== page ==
In France, excellent directors must be growing on every pomegranate tree or lurking in every ash-can. This time it is Marcel Carne who has sent over a directorial masterpiece in "Port of Shadows." Casual movie-goers, who are frequently puzzled as to what a director does besides sit in a canvas chair, could well study this picture and see how direction can make a film great.
They would discover Carne's success in creating mood or atmosphere--here one of acute depression, of utter hopelessness--by a combination of action, settings, lines, incidental characters, facial expressions, and omnipresent fog. They would feel themselves drawn into this gray morass until they themselves know the inevitable bleak prospect awaiting these characters. They would feel actual physical strain in the suspense which piles up to the only possible denouement.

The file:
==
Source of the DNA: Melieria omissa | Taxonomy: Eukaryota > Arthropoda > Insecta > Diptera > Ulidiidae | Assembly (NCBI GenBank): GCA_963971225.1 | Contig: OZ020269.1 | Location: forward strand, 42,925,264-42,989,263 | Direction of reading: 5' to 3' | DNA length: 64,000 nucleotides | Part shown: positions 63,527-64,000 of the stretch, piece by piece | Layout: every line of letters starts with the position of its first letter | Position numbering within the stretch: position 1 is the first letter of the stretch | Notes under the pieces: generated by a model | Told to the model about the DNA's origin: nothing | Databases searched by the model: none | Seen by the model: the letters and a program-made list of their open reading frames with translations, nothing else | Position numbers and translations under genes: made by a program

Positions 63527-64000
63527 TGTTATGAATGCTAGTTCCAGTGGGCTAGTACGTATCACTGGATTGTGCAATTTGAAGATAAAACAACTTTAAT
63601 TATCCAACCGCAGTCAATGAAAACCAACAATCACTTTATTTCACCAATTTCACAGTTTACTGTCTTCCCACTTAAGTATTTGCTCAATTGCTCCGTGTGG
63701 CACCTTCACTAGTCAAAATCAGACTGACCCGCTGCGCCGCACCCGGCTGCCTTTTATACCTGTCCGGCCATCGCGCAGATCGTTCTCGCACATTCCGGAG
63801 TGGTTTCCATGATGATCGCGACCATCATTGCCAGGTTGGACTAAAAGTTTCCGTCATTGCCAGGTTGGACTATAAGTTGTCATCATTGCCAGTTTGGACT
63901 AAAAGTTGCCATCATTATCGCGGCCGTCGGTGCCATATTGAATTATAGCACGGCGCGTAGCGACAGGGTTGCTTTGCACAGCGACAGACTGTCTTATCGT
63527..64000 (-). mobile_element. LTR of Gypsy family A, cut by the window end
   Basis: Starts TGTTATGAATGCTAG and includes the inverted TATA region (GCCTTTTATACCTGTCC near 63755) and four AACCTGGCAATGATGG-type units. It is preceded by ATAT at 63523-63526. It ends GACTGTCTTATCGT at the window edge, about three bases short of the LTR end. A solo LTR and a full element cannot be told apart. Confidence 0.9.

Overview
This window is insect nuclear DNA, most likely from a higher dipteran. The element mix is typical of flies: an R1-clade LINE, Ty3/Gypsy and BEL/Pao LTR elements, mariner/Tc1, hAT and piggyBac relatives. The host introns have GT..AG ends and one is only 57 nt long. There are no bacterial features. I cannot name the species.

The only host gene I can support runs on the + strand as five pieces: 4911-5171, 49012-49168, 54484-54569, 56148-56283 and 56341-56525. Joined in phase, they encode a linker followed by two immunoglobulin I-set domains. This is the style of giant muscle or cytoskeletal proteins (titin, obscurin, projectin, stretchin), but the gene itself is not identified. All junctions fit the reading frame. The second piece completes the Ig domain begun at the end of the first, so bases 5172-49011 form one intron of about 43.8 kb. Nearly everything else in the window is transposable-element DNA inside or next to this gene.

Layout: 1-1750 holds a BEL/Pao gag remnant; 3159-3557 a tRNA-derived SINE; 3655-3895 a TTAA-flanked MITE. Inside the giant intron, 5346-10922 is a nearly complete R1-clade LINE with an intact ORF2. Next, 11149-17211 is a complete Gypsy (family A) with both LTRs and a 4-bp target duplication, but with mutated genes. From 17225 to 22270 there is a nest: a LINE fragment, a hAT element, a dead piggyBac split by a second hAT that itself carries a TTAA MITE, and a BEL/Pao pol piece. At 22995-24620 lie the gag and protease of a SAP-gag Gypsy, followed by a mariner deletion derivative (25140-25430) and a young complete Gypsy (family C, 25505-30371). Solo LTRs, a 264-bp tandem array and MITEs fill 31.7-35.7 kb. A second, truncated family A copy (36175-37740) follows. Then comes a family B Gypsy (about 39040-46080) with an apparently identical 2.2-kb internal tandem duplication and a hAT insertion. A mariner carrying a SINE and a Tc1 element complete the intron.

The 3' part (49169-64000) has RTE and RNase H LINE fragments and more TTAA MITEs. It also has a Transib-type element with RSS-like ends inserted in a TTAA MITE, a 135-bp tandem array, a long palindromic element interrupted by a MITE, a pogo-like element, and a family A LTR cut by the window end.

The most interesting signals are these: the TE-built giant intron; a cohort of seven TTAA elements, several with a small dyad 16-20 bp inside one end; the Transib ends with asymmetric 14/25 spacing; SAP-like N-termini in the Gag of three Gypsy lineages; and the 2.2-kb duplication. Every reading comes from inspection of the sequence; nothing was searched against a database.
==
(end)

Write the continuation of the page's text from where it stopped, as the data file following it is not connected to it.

There is more than good direction. There are excellent performances by Jean Gabin as the deserting soldier; Michele Morgan as his wide-eyed mistress; and particularly Michele Simon as the pathological toy-merchant who kills and mutilates because of an unnatural love for his ward. In addition, there is an outstanding gallery of minor characters--each strikingly delineated and yet kept in proportion.
This is an unpleasant picture, with suicides, murders, and seductions in plenty. But its grim power is the very thing which makes it exceptional.